Snowbasin Ski Area will launch a massive face lift this summer, transforming the small northern Utah resort into an international host for the 2002 Winter Games.
Four new lifts are scheduled for installation, including two gondolas and one high-speed quad capable of transporting 1,900 passengers an hour up the mountain."We're going top of the line with the lifts," said Snowbasin spokesman Gray Reynolds.
Reynolds said work on other base facilities, including a new lodge, restaurants and a snow-making system may also get under way this year.
The resort is owned by Earl Holding, a reclusive and wealthy Salt Lake businessman who also owns Sun Valley, Little America hotels and Sinclair Oil.
Holding is also a member of the Salt Lake Organizing Committee's Board of Trustees, which oversees the 2002 winter Olympics and has a $9.8 million contract with the committee for exclusive use of Snowbasin in 2002 from Jan. 7 to April 2.
To make room for the expansion, Holding worked out a swap to take over Forest Service land adjacent to the resort for land he owns elsewhere in northern Utah.
Chip Sibbernsen, the U.S. Forest Service's liaison to Snowbasin, has not yet seen the final lift proposals, but expects to have them in hand early this week.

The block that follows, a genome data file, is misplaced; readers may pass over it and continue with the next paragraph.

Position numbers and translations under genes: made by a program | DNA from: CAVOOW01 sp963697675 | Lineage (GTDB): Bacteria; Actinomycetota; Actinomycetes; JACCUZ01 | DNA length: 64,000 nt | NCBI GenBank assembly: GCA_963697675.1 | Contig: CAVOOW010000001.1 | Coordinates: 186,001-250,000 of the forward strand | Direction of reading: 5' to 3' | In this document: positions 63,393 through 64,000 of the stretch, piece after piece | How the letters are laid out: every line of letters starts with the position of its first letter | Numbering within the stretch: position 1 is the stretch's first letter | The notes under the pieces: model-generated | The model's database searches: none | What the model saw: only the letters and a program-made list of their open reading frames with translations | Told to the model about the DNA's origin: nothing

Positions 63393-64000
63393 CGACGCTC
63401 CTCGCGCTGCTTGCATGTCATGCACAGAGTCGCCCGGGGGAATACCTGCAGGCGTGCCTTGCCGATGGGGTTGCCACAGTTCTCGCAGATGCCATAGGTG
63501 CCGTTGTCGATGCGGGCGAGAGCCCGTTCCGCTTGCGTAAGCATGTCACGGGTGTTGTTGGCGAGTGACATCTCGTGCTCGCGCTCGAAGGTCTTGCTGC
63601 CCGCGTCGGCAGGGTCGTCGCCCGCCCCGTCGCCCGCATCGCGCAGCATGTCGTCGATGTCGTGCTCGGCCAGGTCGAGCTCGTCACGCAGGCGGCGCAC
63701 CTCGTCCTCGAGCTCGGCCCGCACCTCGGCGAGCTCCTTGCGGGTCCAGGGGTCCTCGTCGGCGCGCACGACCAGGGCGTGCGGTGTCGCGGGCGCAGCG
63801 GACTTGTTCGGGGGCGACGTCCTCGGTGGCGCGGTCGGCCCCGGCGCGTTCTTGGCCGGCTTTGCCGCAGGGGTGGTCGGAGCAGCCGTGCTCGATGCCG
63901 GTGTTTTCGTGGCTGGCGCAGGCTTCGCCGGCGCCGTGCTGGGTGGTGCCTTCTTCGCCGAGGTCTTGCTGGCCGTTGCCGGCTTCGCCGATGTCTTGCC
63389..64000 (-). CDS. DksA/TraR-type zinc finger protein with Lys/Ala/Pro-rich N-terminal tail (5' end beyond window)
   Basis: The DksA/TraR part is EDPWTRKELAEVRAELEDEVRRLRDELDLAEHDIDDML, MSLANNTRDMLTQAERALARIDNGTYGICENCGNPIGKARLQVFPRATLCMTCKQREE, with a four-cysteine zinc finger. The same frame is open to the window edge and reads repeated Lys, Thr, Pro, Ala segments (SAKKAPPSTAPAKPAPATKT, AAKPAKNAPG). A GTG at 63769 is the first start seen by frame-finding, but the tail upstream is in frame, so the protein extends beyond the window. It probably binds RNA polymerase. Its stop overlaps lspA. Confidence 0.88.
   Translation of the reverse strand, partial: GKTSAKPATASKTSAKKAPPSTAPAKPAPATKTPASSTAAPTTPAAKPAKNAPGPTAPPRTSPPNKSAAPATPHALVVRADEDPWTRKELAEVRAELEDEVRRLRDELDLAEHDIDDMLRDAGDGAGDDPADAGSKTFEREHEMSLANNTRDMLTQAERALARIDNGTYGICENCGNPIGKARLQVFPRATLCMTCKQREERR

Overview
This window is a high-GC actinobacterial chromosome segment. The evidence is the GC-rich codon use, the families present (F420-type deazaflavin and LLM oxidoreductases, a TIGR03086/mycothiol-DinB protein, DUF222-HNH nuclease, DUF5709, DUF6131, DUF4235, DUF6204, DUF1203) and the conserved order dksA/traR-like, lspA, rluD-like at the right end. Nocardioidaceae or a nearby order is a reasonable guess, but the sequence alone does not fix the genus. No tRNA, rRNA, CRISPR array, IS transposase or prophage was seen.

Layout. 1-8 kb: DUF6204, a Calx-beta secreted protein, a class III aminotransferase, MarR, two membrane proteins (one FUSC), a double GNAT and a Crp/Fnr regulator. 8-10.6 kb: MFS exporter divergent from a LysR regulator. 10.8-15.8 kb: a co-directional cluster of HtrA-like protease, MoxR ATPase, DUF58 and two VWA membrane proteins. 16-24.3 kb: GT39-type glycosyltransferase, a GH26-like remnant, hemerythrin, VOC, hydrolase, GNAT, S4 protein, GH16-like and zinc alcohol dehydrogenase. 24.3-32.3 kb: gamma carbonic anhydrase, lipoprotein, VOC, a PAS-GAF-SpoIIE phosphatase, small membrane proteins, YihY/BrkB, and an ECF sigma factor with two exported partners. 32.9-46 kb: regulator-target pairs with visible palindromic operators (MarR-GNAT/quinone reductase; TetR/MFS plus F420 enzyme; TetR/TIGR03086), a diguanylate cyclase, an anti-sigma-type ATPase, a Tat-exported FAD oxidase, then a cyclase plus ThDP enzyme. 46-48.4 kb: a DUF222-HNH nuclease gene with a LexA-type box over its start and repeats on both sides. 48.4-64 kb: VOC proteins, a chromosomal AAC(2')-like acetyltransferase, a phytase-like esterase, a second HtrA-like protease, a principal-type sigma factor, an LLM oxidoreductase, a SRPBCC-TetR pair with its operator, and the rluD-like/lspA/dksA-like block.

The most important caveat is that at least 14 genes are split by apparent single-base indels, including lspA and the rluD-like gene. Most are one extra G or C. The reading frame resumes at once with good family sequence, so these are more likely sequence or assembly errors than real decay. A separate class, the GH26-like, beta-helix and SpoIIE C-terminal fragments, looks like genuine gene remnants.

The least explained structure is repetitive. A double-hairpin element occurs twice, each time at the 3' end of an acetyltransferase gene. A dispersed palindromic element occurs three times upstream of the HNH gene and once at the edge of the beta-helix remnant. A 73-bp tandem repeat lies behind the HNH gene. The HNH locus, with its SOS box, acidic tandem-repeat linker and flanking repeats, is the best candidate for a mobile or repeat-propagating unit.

He said the Forest Service will have 120 days to study Snowbasin's proposals.
"I know Snowbasin is under the gun to get things moving quickly," Sibbernsen said. "But we'll still take the time to look at the proposals very carefully."
Both gondolas will be able to transport passengers down as well as up the mountain, Reynolds said.
"That capability is one reason we chose the gondolas over chair lifts," he said. "That, and people will be able to ride up the mountain in comfort on a cold, stormy day."
A new four-person, high-speed chair lift will be installed from the base of the resort to the top of John Paul Jones Ridge.
This 2,359 foot vertical rise lift will serve the Olympic racers competing in the downhill events.
The final lift will be the Olympic Jigback, a two-car tram that will take skiers from the top of John Paul Jones to the top of Allen Peak, where the men's Olympic downhill races will begin.
The tram will rise 510 vertical feet and be capable of transporting about 400 skiers an hour, Reynolds said.
The John Paul and Allen Peak lifts will be used for the National Ski Championship races in March of 1999, the Women's World Cup in 2000, and the Men's World Cup in 2001, he said.
"These races will provide us a great chance to test the courses before the Olympics," said Reynolds.